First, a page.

I recently read a blog about Networking in the Cloud by Jeff Loughridge discussing the configuring of a network composed of both physical and cloud components. While he provided some insightful configuration examples and stressed the importance of working with your cloud provider, there was no mention of the impact on network monitoring.
In a traditional network configuration, network monitoring primarily focuses on the availability and performance of the network infrastructure but as more of the network shifts to the cloud, then your monitoring needs to shift to service availability and performance. Why is this? Quite simply it is because you cannot afford to have your cloud based business critical applications negatively impacted due to poor network performance between your location and the cloud provider.
Since your WAN link is the lifeblood between you and your cloud provider, it is paramount that you monitor its performance. Excess latency or jitter can have significant negative impact on your service availability and performance. One simple way to monitor WAN performance is to use Cisco IP SLA technology (if you are using Cisco routers). IP SLA allows generates time based performance data so you can measure key statistics between your site and the cloud site. One additional benefit to using IP SLA is to create service level agreement metrics to determine if your CSP or your cloud provider are delivering what they promised. In addition, more advanced, but often times more expensive, solutions such as WAN optimization can also be used.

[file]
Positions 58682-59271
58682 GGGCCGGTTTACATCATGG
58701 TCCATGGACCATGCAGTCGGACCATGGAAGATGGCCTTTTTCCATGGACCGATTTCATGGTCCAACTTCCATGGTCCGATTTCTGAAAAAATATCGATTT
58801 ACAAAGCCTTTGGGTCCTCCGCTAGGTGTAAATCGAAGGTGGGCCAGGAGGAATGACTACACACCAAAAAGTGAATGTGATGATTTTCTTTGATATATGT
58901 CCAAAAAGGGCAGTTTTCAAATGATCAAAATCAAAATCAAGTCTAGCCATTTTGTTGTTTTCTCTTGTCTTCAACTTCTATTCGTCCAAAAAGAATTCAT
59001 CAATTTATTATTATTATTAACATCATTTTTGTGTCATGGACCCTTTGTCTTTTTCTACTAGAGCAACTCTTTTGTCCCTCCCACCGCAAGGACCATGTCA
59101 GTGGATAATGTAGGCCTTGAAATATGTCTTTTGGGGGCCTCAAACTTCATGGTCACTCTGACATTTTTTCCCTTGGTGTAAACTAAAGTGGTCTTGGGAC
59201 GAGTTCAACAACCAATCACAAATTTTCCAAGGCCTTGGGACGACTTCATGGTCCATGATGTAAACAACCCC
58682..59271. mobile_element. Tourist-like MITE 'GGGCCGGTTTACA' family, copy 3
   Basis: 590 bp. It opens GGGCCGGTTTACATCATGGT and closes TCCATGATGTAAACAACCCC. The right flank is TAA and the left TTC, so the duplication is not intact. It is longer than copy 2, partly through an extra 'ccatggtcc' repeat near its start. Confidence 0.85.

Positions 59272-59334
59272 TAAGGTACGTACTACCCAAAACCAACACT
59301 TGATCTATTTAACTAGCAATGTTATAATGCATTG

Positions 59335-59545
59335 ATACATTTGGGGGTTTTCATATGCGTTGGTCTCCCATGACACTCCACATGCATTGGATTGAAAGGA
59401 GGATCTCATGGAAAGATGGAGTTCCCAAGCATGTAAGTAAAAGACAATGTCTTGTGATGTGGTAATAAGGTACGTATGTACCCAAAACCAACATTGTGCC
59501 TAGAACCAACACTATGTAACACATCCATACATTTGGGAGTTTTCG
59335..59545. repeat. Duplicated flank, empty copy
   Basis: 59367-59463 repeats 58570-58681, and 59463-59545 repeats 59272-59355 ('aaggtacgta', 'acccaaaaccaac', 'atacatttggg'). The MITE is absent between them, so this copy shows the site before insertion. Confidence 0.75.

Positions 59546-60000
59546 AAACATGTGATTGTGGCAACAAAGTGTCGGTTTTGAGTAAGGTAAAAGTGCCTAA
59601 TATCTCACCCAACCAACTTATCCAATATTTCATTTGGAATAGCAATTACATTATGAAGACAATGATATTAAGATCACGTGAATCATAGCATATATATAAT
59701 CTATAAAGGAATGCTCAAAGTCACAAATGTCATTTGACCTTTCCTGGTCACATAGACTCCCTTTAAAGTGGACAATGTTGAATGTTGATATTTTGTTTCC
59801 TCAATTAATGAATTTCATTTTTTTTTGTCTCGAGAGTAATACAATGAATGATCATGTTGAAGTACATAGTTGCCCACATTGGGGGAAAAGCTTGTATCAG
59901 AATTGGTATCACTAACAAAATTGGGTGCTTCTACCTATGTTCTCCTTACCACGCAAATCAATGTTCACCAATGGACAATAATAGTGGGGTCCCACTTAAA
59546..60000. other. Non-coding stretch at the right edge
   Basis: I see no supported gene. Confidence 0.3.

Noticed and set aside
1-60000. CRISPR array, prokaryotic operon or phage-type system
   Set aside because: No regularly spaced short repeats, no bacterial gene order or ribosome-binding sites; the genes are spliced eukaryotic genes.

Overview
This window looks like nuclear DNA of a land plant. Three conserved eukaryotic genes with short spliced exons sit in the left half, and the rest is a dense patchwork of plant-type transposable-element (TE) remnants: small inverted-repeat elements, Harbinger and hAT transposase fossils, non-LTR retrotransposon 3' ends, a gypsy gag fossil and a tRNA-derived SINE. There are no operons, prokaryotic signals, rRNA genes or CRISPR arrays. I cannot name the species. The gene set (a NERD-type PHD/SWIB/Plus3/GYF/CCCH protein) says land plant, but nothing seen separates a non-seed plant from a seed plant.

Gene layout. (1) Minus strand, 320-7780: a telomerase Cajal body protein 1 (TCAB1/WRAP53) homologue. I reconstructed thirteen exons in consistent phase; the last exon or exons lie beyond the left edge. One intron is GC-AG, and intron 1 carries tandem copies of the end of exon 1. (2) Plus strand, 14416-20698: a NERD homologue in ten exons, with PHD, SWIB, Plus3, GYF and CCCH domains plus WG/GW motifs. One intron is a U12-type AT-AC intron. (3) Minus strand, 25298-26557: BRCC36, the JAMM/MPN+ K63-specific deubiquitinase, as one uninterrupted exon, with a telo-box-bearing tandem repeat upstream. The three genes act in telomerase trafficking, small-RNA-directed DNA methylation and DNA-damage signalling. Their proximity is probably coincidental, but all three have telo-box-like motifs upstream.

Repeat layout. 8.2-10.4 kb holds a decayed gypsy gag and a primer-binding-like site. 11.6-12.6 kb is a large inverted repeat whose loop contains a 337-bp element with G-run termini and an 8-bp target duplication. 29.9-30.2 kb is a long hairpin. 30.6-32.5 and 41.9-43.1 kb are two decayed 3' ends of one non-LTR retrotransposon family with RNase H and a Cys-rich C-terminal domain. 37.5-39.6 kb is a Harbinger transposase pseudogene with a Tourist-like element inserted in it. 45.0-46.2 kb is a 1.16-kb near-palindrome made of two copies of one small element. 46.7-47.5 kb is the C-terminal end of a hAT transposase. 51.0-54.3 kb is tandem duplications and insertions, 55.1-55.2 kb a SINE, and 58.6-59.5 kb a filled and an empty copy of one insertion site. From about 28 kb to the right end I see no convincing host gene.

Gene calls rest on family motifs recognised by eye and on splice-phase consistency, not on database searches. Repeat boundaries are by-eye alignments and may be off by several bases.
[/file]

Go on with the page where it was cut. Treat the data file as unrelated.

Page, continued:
It is not enough to simply monitor WAN performance; you also need to understand your network traffic (who is using it, how much are they using, and what they are using it for). Again, a simple but quite effective solution to monitoring network traffic is to use flow analysis such as NetFlow (or its counterparts J-Flow, sFlow, IPFIX, and NetStream). Flow enabled routers collect traffic data so you can see just how your traffic is being used.
Now that you know your WAN performance and how your traffic is being used, you can begin to implement and monitor Quality of Service (QoS) policies to ensure that your cloud based business critical apps are getting the priority they need.
So, just because you are shifting some of your apps and infrastructure to the cloud, does not mean that you can ignore your network monitoring. It becomes more critical than ever to ensure that your users continue to experience the performance that they are accustomed to.
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